Because of free trade zones in Saudi Arabia and the United Arab Emirates, these countries, in particular, receive large volumes of cargo for import and re-export. This activity is conducive to smuggling schemes, unfortunately often perpetrated by security company employees or drivers.
The countries with the highest incidents of cargo theft within Asia in 2021 were India, Indonesia, China, and Bangladesh. In these countries, and Asia as a whole, storage-based cargo thefts account for approximately 50% of theft incidents.
However, in Southeast Asia, there also are a significant number of in-transit thefts. Both storage-based and in-transit cargo thefts are often a result of bribery and corruption. According to the 2021 Cargo Theft Report, the percentage of thefts conducted through fictitious pick-up and route diversion rose in 2021, and insider participation in cargo theft is a growing concern for supply chains in 2022.
What is stolen?
Usually, high-value and essential goods are targeted in cargo theft — especially in larger schemes. Globally, foods and beverages are among the most stolen goods, constituting on average 23% of stolen goods between 2018 and 2021. In 2021, agricultural produce also appeared among the top 5 commodities stolen, representing 12% of total stolen goods.
On average, 10% of stolen items are computers, televisions, or other electronic devices.
Construction materials usually constitute around 5% of stolen goods. But in 2021, this jumped to 9%, reflecting increased demand for materials due to sky-high lumber and steel prices.
Types of cargo theft
There are several types of cargo theft, and each requires different safety precautions to minimize risk.
- Pilferage, or the stealing of cargo with little value, is an age-old problem. The perpetrators are often petty thieves with inside connections. Thankfully, pilfering incidents are on the decline due to better data tracking, high-security locks and cameras, and increased industry reporting.
- Straight cargo theft also involves stealing cargo physically from a location. But, while pilfering refers to stealing small amounts of inexpensive items, straight cargo theft involves stealing larger amounts of either valuable or invaluable goods. It occurs mainly at locations where cargo is at rest and unattended, such as at truck stops, drop lots, or warehouses.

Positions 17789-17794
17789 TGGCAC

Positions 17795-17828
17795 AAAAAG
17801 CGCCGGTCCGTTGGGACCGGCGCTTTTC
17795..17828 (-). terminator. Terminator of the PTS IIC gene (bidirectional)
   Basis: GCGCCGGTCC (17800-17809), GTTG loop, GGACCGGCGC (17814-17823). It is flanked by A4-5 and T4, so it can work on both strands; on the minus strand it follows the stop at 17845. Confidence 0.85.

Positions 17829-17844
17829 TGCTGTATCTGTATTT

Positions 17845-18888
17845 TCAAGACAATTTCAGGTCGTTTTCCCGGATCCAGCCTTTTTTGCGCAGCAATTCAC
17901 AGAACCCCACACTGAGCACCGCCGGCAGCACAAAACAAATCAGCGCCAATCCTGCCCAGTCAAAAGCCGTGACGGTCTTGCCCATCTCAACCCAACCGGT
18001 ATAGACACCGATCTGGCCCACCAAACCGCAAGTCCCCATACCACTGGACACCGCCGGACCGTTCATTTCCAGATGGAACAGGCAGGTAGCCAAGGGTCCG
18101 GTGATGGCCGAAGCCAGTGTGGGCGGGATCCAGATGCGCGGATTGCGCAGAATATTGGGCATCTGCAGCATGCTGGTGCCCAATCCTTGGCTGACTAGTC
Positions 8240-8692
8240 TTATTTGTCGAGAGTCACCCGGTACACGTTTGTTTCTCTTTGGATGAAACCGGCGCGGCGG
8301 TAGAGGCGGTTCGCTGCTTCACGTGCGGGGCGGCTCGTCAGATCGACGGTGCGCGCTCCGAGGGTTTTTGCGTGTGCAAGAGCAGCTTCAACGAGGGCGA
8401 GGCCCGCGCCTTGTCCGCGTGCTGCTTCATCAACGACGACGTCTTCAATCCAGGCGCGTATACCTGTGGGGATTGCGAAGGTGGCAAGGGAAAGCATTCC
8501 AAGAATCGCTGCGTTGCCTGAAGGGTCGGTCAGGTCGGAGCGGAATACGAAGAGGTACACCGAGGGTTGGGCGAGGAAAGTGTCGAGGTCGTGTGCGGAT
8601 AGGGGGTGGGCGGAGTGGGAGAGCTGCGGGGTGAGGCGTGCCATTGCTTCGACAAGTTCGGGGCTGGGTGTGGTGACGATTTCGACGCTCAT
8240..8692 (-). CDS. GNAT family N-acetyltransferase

- Strategic cargo theft is constantly evolving and involves everything from fraud and identity theft to armed heists. One strategic tactic is fictitious pick-ups where thieves pose as or work with transportation providers to steal the cargo.
- Technology-aided theft is on the rise. Cyber-attacks and phishing schemes can give criminals access to sensitive delivery and transportation information. Some criminal groups also use GSP jammers to prevent law enforcement from locating stolen goods. Others replace security seals and locks on containers by using 3D printing, making it harder to detect tampering with shipping containers.
What can you as a brand do to make your cargo more secure?
While it’s hard to maintain strict oversight over every part of your supply chain, here are some key precautions that you can take as a brand to maximize cargo security:
- Know where your supply chain is most vulnerable.
- Have clear security procedures for employees and providers.
- Make sure partners utilize modern security technology to protect your cargo.
- Plan to reduce unnecessary rest time at warehouses or freight yards.
Or, work with a provider that gives you peace of mind
As a brand, control over your logistics partners and routes means more control over product security. And while using a full-service courier like DHL or Amazon can seem like the easy option, they provide little transparency for which providers they use and where they ship your goods.
In terms of security, it may seem like your business is stuck between a rock and a hard place: you either need to build your own supply chain from scratch or trust a corporation to do it for you. One is expensive and the other isn’t transparent for you or your customer.
We created our logistics business, CBIP, to provide a third option for brands and retailers who want more control over their logistics without doing everything themselves. We’re a fourth-party logistics company, a new type of logistics business for the 21st century.
When you work with us, you get a network of trusted logistics providers with full transparency on where they’re located and the risks involved with your plan. The best part? We can change your network based on increased risks of cargo theft. You can read about our six-step plan to create better logistics for your business here.
Interested in taking control of your network? Get on a free call with one of our professionals and we can tell you exactly how we’ll help.